What is the Difference between a Charge Card and a Debit Card?

You may have the option of using a debit card as a charge card. This option is typically available on most debit cards from major banks today. While the card may be used "like" a charge card at many locations, however, it is never actually a form of debt like a charge card is. With a debit card, the amount you spend is always deducted straight from your checking account. With a charge card, the amount you spend is added to a balance you will pay off later.

Debit Transaction Basics

A debit card allows you to access your bank account directly through the magnetic strip on the back of the card. This strip holds electronic information that the processing machine uses to make a note of which bank account holder made the transaction. The processing machine reports this information to your bank, and your bank uses funds from your account to make the payment. This is the same as paying by cash or check, and a debit card is often called a "check card" as a result. You will not be charged an additional fee or interest for the transaction. The only exception is if your bank limits the retailers where you can use the card. In this case, there may be a small fee to use the card at a retailer restricted by your bank.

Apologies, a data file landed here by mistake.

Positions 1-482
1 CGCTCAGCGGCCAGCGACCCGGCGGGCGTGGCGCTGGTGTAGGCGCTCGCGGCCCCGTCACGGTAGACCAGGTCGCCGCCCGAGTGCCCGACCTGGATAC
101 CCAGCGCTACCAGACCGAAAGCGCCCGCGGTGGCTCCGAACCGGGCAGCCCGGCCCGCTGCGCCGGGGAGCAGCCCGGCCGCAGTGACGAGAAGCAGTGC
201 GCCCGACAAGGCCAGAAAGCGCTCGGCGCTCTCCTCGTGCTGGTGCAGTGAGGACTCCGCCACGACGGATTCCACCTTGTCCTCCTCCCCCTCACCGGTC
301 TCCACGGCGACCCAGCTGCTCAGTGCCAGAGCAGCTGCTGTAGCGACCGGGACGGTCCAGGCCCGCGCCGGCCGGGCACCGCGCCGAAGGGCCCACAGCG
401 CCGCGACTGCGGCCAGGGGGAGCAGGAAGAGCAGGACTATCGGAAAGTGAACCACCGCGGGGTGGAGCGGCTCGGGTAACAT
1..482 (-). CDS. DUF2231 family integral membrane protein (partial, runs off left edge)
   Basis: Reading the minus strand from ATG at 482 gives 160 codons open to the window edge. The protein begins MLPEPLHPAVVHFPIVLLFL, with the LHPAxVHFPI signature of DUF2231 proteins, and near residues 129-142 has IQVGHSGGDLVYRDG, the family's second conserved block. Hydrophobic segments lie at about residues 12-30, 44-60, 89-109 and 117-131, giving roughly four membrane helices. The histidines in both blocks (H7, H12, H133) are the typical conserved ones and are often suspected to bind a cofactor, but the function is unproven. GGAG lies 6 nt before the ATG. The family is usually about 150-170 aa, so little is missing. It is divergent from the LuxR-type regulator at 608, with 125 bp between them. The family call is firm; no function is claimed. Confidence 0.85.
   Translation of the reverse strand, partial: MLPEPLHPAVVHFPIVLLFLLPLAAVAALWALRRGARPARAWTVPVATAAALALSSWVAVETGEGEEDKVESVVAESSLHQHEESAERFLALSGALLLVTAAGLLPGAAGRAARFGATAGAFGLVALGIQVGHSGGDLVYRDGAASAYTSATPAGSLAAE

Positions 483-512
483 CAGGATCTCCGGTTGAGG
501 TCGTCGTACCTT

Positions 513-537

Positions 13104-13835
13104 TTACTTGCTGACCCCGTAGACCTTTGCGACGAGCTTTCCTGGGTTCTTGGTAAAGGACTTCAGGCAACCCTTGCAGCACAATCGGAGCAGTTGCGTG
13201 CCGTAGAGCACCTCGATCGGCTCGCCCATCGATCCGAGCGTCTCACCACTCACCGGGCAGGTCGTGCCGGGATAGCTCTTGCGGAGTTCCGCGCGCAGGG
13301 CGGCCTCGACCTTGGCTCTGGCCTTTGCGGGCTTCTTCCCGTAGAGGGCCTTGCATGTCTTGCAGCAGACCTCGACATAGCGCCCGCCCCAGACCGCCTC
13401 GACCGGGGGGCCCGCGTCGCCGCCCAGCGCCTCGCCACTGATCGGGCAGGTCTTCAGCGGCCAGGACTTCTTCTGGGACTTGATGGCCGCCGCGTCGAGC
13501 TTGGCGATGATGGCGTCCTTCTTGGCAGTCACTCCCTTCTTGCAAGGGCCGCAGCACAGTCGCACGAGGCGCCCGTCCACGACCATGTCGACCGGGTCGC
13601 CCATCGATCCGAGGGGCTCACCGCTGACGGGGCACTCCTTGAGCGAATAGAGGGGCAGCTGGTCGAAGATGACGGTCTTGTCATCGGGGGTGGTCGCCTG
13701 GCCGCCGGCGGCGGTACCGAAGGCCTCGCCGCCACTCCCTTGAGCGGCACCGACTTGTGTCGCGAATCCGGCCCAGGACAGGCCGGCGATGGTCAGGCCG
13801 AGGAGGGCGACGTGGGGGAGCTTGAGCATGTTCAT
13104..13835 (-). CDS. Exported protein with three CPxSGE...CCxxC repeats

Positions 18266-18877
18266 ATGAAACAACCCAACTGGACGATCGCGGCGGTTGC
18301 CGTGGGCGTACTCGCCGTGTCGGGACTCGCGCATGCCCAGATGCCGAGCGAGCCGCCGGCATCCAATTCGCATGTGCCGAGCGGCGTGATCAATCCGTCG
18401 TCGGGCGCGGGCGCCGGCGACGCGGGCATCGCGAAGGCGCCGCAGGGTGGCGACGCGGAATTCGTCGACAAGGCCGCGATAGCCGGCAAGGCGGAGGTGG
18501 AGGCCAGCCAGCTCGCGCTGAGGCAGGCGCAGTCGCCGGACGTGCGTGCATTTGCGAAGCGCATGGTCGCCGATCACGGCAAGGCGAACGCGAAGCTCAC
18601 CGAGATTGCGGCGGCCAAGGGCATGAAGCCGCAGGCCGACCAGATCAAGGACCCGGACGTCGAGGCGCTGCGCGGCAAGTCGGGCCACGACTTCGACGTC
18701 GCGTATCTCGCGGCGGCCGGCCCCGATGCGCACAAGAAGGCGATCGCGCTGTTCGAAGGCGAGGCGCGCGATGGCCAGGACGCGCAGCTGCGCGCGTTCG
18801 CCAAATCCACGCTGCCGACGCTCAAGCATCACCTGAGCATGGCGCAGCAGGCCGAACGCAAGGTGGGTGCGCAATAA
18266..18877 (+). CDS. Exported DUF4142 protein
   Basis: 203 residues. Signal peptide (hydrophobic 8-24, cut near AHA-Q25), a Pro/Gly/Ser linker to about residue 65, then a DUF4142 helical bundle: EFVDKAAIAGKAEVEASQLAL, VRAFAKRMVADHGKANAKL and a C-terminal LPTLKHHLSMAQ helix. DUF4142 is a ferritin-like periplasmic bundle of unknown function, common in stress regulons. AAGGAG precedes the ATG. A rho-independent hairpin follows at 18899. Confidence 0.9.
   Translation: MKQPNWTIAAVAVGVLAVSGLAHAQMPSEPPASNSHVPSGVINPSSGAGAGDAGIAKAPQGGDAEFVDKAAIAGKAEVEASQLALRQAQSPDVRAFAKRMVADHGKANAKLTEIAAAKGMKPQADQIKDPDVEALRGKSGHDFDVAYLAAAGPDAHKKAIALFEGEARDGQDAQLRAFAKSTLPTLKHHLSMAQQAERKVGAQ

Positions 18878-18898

Charge Transaction Basics

A charge card transaction allow you to make a payment using loaned money. No funds will be drawn from your account when you make the charge. Instead, you will see the balance on your card grow. This balance can continue to grow until you have reached your limits. At that point, you will be required to pay down some of the balance if you wish to continue using the card. You will find the cheapest option is to pay down the balance as you go. Since charge card transactions come with interest, you will lessen you payment by avoiding compounding charges and paying down balances each month. Ultimately, though, you have the choice of when to actually pay for the transaction you made.

When a Debit Is Used Like a Charge

Some retailers do not accept debit cards. Instead, they will want you to use only a charge card. Thankfully, most debt cards have the emblem of a charge card company on them. This means the card carries the same basic electronic formula as a charge card. A processing machine will not notice the difference. To the machine, it will be just like you made any other credit card transaction. On your end, it will be like you made any other debit card transaction. Instead of paying interest, adding to the balance on your charge account and paying the funds later, the debit will still come directly from your checking account. The most common places where the charge method is preferred are online retailers. You can enter the number on your debit card and it will be the appropriate length in the space provided for a charge card number.


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